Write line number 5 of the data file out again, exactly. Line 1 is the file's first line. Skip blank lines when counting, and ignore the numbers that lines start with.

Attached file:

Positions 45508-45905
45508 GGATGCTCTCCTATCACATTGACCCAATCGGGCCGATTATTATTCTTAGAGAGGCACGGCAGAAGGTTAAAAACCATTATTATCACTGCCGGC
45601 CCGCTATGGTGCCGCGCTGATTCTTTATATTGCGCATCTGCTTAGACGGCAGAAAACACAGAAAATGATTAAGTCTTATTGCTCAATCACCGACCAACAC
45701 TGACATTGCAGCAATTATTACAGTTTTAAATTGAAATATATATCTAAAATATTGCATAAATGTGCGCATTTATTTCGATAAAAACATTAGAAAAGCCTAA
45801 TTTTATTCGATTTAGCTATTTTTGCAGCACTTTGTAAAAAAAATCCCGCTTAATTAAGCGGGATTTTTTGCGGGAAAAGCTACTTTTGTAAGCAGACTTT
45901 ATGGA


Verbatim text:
45801 TTTTATTCGATTTAGCTATTTTTGCAGCACTTTGTAAAAAAAATCCCGCTTAATTAAGCGGGATTTTTTGCGGGAAAAGCTACTTTTGTAAGCAGACTTT